5/28/2014 | Rob Carey

For critical positions that need to be filled, a middle market firm does not have much room for error. Any hire that doesn't work out, even if that person is on the job for just a few months, sets the firm back considerably, both in terms of wasted compensation and wasted opportunity. Furthermore, it indicates that there are deficiencies in the firm's hiring process.

The STAR method uses situations from the past to determine how job applicants might behave under similar circumstances in the future

The most important element of the hiring process — interviewing — has undergone an evolution in recent years. Behavioral interviewing has gained traction in the realm of candidate assessments, with the STAR method at the center of this movement. The STAR method — an acronym for Situation, Task, Action, Result — is a structured approach to asking and answering behavioral interview questions, following the assertion that "the most accurate predictor of future performance is past performance in a similar situation."

The STAR method is a deep, adaptable interviewing process that can be catered to the specific needs of different departments and is thus among the more effective methods that a hiring team can use to identify the candidate whose skills, personality, and perspective are the best fit for a given role. That said, there is much preparation that hiring teams must do in order to make the STAR method work as well as it should.

Here are six ways to ensure that you and your hiring influencers get the most out of the STAR method while interviewing job candidates:

  1. For the unfilled position, create a job description that is detailed enough so that the firm gets applicants who are a strong match, both to the duties and to the hard and soft skills required. By making this effort up front, the STAR process will yield focused answers from candidates, which will be far more helpful to the hiring team for their assessments.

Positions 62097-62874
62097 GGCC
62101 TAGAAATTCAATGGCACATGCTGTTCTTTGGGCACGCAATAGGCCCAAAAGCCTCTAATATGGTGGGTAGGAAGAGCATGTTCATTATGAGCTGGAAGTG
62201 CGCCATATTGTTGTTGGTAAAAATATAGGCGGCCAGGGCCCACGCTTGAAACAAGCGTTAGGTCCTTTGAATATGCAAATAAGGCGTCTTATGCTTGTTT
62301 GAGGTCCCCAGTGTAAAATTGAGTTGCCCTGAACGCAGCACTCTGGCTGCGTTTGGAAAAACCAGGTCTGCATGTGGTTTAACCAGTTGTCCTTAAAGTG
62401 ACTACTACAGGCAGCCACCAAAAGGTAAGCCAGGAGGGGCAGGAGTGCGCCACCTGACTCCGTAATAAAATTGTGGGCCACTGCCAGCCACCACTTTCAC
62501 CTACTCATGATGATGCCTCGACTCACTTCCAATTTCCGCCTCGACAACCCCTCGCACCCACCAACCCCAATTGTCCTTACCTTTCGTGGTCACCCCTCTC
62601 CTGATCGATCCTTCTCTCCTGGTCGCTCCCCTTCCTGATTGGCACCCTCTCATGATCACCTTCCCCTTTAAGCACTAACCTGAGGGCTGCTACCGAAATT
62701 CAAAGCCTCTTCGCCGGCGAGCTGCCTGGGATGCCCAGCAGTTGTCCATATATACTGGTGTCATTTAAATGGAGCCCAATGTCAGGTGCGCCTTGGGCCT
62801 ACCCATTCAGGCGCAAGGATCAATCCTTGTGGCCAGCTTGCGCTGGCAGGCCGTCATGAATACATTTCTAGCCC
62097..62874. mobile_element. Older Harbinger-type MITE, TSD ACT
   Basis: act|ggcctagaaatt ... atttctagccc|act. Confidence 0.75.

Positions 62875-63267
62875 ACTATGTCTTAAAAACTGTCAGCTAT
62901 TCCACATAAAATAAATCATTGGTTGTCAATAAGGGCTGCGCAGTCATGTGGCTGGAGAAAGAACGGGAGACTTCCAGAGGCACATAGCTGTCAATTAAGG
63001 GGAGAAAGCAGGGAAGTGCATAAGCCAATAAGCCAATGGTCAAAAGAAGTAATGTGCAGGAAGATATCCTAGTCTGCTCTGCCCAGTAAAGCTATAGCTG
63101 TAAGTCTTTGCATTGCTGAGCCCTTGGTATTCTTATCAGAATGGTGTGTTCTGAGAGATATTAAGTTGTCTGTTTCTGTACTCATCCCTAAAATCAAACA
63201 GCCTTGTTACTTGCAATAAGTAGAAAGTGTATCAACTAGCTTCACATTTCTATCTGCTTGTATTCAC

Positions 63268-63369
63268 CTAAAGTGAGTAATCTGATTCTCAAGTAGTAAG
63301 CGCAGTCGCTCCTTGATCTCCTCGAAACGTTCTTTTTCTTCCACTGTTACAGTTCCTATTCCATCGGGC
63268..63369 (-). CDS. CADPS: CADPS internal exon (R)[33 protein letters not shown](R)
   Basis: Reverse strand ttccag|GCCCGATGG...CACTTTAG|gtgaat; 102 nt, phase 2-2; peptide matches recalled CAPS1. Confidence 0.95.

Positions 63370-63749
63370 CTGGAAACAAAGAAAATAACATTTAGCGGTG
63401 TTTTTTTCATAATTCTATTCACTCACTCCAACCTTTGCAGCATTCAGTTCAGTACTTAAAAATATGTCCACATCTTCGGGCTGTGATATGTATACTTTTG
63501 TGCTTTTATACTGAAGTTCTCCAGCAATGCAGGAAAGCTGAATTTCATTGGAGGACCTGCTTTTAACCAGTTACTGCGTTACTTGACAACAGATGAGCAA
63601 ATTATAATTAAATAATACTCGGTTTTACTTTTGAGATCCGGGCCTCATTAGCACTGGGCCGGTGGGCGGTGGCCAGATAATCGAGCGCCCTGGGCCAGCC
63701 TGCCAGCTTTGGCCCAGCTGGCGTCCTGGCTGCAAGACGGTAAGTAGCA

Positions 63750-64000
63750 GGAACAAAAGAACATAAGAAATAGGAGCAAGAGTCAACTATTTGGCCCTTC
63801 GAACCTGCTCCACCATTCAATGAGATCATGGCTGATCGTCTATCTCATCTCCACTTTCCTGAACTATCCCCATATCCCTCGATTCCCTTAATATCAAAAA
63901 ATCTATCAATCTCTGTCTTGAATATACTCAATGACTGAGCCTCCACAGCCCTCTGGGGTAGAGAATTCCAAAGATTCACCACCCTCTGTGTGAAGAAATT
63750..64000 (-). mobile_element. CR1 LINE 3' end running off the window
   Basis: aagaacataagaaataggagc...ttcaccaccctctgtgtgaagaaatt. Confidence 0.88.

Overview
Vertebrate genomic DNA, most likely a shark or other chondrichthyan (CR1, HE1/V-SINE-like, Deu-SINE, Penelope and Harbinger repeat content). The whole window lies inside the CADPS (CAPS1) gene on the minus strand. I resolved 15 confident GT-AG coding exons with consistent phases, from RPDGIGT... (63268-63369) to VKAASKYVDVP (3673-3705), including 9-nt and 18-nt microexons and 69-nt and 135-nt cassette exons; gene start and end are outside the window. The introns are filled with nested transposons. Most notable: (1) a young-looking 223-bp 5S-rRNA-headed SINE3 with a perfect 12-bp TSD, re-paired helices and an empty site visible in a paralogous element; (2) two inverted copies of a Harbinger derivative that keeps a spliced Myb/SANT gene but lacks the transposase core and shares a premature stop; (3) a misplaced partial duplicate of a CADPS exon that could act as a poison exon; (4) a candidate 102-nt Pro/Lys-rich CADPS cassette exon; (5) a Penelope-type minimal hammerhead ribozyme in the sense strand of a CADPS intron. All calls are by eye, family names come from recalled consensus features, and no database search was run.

2. Have at least two members of the hiring team in each interview session with candidates so they can compare notes on their interpretations of candidates' answers. As we all know from experience, miscommunication can happen rather easily between a speaker and a listener — especially when the two are not familiar with each other. With a third person present, the chance of a complete misinterpretation goes down considerably.
  3. Members of the hiring team should be communicative in order to coordinate the different questions that they're asking. If interviewees are going to meet with multiple groups on the hiring team, make sure that the questions vary between each group. Also, consider having each interviewer group ask candidates a couple of the same questions to gauge the consistency of their responses.
  4. Ask a situational or behavioral question for each competency that is deemed essential to the job, emphasizing that the candidates should refer back to similar situations from their past jobs (or perhaps use examples from any volunteer endeavors or other life experiences). Also, ask questions that will address candidates' personal desire for the job, along with motivations that relate to their long-term careers. Other questions should determine the cultural fit of candidates, especially regarding interpersonal situations that you ask them to address, again with references to past experience.
  5. Ask not only about situations where their actions resulted in success but also about situations where they were forced to "make the best of it." Even asking about a failed situation that required a reassessment of their hard and/or soft skills would be revealing. Again, up-front legwork by the hiring team should map out the specific situations, actions taken, and results achieved that the hiring team will be looking for in the answers of the candidates.
  6. Be ready to prompt any candidates who give incomplete answers so that you get the information you want. If a candidate requires such prompting too often, it might tell the hiring team something critical about that candidate's potential inability to fit into the role the firm seeks to fill.

Are there any prominent drawbacks to the STAR method? Let us know what you think by commenting below.

Rob Carey is an NCMM contributor and a features writer who has focused on the business-to-business niche since 1992. He spent his first 15 years at Nielsen Business Media, rising from editorial intern to editorial director. Since then, he has been the principal of New York-based Meetings & Hospitality Insight, working with large hospitality brands in addition to various media outlets. Circle him on Google+.